Thursday, December 27, 2007

AT91SAM7S microcontroller and eval board

Recently I came across the AT91SAM7S microcontroller from Atmel (Wikipedia article). It's a very cool gadget and is affordably available at Digikey. Here is Atmel's ad copy:
The AT91SAM7SE512 is a Flash microcontroller with external memory bus based on the 32-bit ARM7TDMI RISC processor. It features 512K bytes of embedded high-speed Flash with sector lock capabilities and a security bit, and 32K bytes of SRAM. The integrated proprietary SAM-BA Boot Assistant enables in-system programming of the embedded Flash. The external bus interface supports SDRAM and static memories including CompactFlash and ECC-enabled NAND Flash.

Its extensive peripheral set includes a USB 2.0 Full Speed Device Port, USARTs, SPI, SSC, TWI and an 8-channel 10-bit ADC. Its Peripheral DMA Controller channels eliminate processor bottlenecks during peripheral-to-memory transfers. Its System Controller manages interrupts, clocks, power, time, debug and reset, significantly reducing the external chip count and minimizing power consumption.

In industrial temperature worst-case conditions, the maximum clock frequency is 48MHz. Typical core supply is 1.8V, I/Os are supplied at 1.8V or 3.3V. An integrated voltage regulator permits single supply at 3.3V. The AT91SAM7SE512 is supplied in a 128-lead LQFP Green Package, or a 144-ball LFBGA Green Package. It is supported by an Evaluation Board and extensive application development tools.

The AT91SAM7SE512 is a general-purpose microcontroller, particularly suited to applications requiring high performance, USB connectivity and extended on- and off-chip memory.
So that's already pretty cool, but even better, there is a great little evaluation board which is also available at Digikey. Software resources abound.

Thursday, December 20, 2007

Other great nanotech (and related) blogs

I guess if I say "other great" nanotech blogs, the implication is that my blog is itself great, but many of these listed are much better than mine. The people doing them put in more work and more thought. Not all of these are relevant to long-term nanotech, but anyway here's the list.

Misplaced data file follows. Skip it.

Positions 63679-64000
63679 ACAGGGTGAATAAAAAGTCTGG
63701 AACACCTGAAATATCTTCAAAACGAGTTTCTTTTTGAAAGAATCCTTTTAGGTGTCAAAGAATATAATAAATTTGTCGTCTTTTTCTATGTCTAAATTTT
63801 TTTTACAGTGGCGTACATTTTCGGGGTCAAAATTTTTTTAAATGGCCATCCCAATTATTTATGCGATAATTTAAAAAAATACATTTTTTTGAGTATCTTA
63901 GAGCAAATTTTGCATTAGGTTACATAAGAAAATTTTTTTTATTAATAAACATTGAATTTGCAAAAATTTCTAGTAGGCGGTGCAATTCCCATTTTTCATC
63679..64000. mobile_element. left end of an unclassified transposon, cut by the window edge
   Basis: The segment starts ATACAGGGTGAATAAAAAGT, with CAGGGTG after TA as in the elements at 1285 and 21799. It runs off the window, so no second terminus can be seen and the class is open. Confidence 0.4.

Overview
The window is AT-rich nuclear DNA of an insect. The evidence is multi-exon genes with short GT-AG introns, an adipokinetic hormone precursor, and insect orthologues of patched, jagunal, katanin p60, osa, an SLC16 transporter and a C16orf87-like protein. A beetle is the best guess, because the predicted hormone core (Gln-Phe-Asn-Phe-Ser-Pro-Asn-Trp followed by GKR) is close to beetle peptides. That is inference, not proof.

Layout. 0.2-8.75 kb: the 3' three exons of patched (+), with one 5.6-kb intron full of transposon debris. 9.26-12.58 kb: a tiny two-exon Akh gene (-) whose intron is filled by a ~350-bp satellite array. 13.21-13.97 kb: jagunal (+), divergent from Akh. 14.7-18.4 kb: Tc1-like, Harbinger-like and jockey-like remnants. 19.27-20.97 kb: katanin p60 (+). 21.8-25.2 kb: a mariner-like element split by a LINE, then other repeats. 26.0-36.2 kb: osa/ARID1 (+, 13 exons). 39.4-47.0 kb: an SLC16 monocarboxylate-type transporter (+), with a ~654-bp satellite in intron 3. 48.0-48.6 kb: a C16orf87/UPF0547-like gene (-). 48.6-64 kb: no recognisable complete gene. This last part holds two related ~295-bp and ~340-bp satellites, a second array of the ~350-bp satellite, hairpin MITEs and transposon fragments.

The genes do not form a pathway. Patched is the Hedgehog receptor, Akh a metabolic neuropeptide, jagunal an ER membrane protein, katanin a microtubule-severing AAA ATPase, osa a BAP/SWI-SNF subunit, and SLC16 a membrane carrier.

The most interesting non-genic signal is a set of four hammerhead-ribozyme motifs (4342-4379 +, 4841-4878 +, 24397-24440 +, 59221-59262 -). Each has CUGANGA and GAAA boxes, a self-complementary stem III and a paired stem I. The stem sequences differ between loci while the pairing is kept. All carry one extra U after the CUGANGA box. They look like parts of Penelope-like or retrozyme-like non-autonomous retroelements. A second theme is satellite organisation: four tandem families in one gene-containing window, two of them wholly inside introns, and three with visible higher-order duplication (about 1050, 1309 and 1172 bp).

• Tom Moore's Machine Phase blog -- Tom is now working for Nanorex, and doing a lot of pretty, brilliant nanomachine design work.
  • Damian Allis's Somewhereville blog -- Damian is Nanorex's consulting quantum chemist, and a fascinating guy in general. He doesn't play a scientist on TV, he's an actual real scientist.
  • Gina "Nanogirl" Miller's blog needs no introduction for those who've been around nanotech discussions for a while
  • Blog of the Center for Responsible Nanotechnology
  • Howard Lovy's NanoBot blog
  • Foresight Institute's Nanodot blog
  • Rocky Rawstern's blog
  • A list of nanotech blogs
  • An explanatory website (not a blog per se) by one of the authors of "Nanotechnology for Dummies"
  • A blog about nanocrystals, though I'm not sure what differentiates a nanocrystal from any other crystal
  • The Singularity Institute is primarily about artificial intelligence rather than nanotechnology but there is a lot of common ground.
  • The IEEE has an automation blog about present-day industrial robots.
  • Another present-day robot blog, this one with more of a hobbyist spin.
  • Emeka Okafor's Timbuktu Chronicles blog is not about nanotechnology or robotics, it's about technologies that help and empower people in developing regions of the world. When not blogging, Okafor sometimes plays basketball, unless it's another guy with the same name.

Tuesday, December 11, 2007

The Roadmap Report is published!

The report is now available in PDF format. If you are a Digg subscriber, PLEASE vote up the digg story about it so it reaches the front page. Publicizing the report is a step toward a rational and benign development policy for advanced nanotechnology. I have the privilege of knowing a few of the people who've been involved with the Roadmap project, and they are the kind of people you hope will be involved: very bright, and very ethical.

I haven't gotten far in reading the report yet myself. It's rather thick, in two sections of about 200 pages each. Don't be put off by that, as the language is quite accessible, even in the more technical second half.